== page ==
In D. melanogaster there are three main Trxs (https://flybase.org/) and several other proteins that contain Trx domains [Fig. 1[link](b), Supplementary Fig. S1(b)]. Among the specific Trxs, Trx-2 (also known as Dm Trx, and similar to human Trx1) is a non-essential protein that is widely distributed in all cellular compartments. The remaining two Trxs are the female germline-specific Deadhead (Dhd) protein and the male germline-specific TrxT, which have highly specific distributions and functional roles (Svensson et al., 2003[Svensson, M. J., Chen, J. D., Pirrotta, V. & Larsson, J. (2003). Chromosoma, 112, 133-143.]). Both TrxT and Dhd belong to the lethal(3)malignant brain tumor signature genes (Rossi et al., 2017[Rossi, F., Molnar, C., Hashiyama, K., Heinen, J. P., Pampalona, J., Llamazares, S., Reina, J., Hashiyama, T., Rai, M., Pollarolo, G., Fernández-Hernández, I. & Gonzalez, C. (2017). Open Biol. 7, 170156.]; Janic et al., 2010[Janic, A., Mendizabal, L., Llamazares, S., Rossell, D. & Gonzalez, C. (2010). Science, 330, 1824-1827.]). They have also been identified as part of the `survival network' of genes that mediate the cellular response to DNA damage induced by the alkylating agent methyl methanesulfonate (MMS; Ravi et al., 2009[Ravi, D., Wiles, A. M., Bhavani, S., Ruan, J., Leder, P. & Bishop, A. J. (2009). PLoS Genet. 5, e1000527.]). TrxT has exclusive functions, such as its association with the Y chromosome lampbrush loops (Svensson et al., 2003[Svensson, M. J., Chen, J. D., Pirrotta, V. & Larsson, J. (2003). Chromosoma, 112, 133-143.]), whereas Dhd is essential for Drosophila embryo development. For instance, dhd mutant oocytes show meiotic defects (Emelyanov & Fyodorov, 2016[Emelyanov, A. V. & Fyodorov, D. V. (2016). Genes Dev. 30, 2651-2656.]). Dhd is also required for early embryogenesis and metabolic remodeling, and it participates in the redox control of protamines (Ubbink, 2009[Ubbink, M. (2009). FEBS Lett. 583, 1060-1066.]) and in sperm chromatin remodeling in vivo (Rathke et al., 2014[Rathke, C., Baarends, W. M., Awe, S. & Renkawitz-Pohl, R. (2014). Biochim. Biophys. Acta, 1839, 155-168.]; Tirmarche et al., 2016[Tirmarche, S., Kimura, S., Dubruille, R., Horard, B. & Loppin, B. (2016). Nat. Commun. 7, 13539.]). All of these roles are exclusive to Dhd, since the ubiquitous Trx-2 cannot recognize these substrates (Petrova et al., 2018[Petrova, B., Liu, K., Tian, C., Kitaoka, M., Freinkman, E., Yang, J. & Orr-Weaver, T. L. (2018). Proc. Natl Acad. Sci. USA, 115, E7978-E7986.]). Moreover, Dhd plays crucial roles in the oocyte-to-embryo transition, where it reduces and modulates the activity of ribosomal and RNA-binding proteins, as well as that of the histone de­methylase NO66 (Petrova et al., 2018[Petrova, B., Liu, K., Tian, C., Kitaoka, M., Freinkman, E., Yang, J. & Orr-Weaver, T. L. (2018). Proc. Natl Acad. Sci. USA, 115, E7978-E7986.]). Recently, the transcriptional regulation of Dhd has been reported to be modulated by the lysine-specific demethylase 5 (KDM5), a potent chromatin re­modeler during female gametogenesis (Torres-Campana et al., 2020[Torres-Campana, D., Kimura, S., Orsi, G. O., Horard, B., Benoit, G. & Loppin, B. (2020). PLoS Genet. 16, e1008543.]).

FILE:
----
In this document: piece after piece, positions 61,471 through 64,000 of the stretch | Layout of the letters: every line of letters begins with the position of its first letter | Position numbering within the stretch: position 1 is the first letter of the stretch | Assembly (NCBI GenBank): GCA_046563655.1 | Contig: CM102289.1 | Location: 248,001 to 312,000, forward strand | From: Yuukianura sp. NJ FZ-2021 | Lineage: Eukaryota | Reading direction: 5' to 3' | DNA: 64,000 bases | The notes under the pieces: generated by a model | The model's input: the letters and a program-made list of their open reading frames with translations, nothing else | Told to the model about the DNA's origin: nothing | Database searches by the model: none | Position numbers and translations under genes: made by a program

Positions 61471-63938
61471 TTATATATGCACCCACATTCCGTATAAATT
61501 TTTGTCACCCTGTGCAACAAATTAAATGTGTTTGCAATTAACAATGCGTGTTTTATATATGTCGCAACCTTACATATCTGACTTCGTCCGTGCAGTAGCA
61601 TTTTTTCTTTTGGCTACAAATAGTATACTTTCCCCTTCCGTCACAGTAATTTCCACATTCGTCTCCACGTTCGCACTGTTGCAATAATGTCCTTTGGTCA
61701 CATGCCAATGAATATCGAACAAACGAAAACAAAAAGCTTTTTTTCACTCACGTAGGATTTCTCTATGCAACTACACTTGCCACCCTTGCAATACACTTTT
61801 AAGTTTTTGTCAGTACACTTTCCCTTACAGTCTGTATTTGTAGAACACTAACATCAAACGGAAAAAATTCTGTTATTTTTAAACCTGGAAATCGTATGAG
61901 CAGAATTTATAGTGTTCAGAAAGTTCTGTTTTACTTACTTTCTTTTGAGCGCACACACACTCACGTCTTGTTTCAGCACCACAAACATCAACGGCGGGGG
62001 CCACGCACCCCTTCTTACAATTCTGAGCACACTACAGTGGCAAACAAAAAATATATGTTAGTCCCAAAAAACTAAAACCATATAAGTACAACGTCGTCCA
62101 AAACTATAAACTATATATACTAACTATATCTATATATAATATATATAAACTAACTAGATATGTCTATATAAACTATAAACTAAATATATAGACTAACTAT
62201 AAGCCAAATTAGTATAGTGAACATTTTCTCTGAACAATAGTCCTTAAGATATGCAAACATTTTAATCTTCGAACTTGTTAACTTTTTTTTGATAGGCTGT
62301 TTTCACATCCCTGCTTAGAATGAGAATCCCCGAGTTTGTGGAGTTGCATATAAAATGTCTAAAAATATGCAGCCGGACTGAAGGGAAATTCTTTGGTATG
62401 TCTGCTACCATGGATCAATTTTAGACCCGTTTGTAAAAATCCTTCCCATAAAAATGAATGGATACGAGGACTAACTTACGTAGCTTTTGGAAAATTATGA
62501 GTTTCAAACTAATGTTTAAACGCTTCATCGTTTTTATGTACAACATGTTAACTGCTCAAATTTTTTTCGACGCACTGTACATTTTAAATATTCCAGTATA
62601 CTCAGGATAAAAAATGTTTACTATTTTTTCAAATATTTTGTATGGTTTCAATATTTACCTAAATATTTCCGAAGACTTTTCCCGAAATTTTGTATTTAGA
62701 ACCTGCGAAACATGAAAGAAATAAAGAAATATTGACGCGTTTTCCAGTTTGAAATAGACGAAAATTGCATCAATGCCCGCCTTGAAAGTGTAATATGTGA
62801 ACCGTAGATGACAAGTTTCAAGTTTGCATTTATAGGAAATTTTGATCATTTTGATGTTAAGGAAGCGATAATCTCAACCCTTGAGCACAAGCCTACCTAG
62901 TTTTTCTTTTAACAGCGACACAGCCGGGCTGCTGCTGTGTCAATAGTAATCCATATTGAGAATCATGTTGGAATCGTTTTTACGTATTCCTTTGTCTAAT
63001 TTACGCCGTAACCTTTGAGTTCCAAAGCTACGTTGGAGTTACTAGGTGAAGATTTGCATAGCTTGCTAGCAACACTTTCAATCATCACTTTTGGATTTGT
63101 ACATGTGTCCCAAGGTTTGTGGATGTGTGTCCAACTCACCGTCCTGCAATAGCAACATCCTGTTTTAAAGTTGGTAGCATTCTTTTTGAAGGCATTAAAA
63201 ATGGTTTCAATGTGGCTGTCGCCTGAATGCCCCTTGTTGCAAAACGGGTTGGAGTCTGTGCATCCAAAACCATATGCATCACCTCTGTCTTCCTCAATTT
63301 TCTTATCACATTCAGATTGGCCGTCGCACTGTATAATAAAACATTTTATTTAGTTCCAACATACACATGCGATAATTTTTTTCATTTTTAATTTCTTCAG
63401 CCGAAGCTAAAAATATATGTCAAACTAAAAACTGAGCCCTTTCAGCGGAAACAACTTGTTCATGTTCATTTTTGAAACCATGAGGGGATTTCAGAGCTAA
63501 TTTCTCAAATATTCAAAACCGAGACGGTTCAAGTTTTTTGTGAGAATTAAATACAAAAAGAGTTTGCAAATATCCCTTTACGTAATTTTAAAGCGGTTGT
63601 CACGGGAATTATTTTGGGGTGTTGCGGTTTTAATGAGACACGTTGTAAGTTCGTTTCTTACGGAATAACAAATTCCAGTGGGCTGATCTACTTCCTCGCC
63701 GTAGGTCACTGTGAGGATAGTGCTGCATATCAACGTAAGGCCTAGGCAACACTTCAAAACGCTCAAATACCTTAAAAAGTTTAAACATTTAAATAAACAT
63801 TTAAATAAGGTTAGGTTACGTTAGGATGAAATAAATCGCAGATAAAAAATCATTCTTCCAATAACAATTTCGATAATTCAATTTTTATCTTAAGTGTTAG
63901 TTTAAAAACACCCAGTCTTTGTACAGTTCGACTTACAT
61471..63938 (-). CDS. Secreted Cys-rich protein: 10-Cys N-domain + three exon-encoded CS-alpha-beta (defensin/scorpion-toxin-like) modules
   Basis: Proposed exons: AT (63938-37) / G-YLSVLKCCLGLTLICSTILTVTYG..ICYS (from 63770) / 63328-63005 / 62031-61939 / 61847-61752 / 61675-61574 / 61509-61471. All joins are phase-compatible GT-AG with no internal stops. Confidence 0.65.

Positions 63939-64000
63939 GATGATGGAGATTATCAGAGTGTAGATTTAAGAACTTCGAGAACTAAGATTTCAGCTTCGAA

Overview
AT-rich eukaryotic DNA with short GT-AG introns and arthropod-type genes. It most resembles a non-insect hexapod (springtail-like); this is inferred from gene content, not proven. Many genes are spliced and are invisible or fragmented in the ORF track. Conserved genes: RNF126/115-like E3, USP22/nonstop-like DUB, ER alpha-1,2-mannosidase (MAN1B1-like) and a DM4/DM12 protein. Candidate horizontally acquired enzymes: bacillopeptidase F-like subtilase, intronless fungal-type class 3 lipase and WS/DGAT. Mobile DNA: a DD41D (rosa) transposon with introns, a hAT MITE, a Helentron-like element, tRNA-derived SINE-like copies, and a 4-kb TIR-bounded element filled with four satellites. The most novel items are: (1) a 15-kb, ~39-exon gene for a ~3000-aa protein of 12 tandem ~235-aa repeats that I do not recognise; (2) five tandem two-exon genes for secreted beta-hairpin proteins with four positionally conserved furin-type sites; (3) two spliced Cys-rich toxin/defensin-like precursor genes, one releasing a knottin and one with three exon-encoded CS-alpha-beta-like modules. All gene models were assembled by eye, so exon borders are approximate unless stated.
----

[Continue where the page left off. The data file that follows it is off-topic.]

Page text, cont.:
To identify the key features that distinguish the functions of the Dhd and TrxT proteins from that of Trx-2 in Drosophila, we turned our attention to studying the structures of the germline-specific TrxT and Dhd. Using X-ray crystallography and NMR spectroscopy, we found that both proteins display specific structural properties, thereby illustrating the versa­tility of the Trx fold to fine-tune its function. The information provided by these structures may guide future work aimed at understanding how redox inputs modulate the initial steps of embryo development in Drosophila, expanding the potential application of Drosophila as a model organism for studying redox regulation. We also observed that the Dhd and TrxT proteins are exclusively present in Schizophora (a section of the true flies), some species of which cause plagues that lead to human diseases and/or damage fruit and vegetable production. Since these proteins are absent in other insects, the structures determined here may represent the first step towards the design of molecular inhibitors using a structure-based approach to target specific plagues affecting the health and economies of many countries worldwide.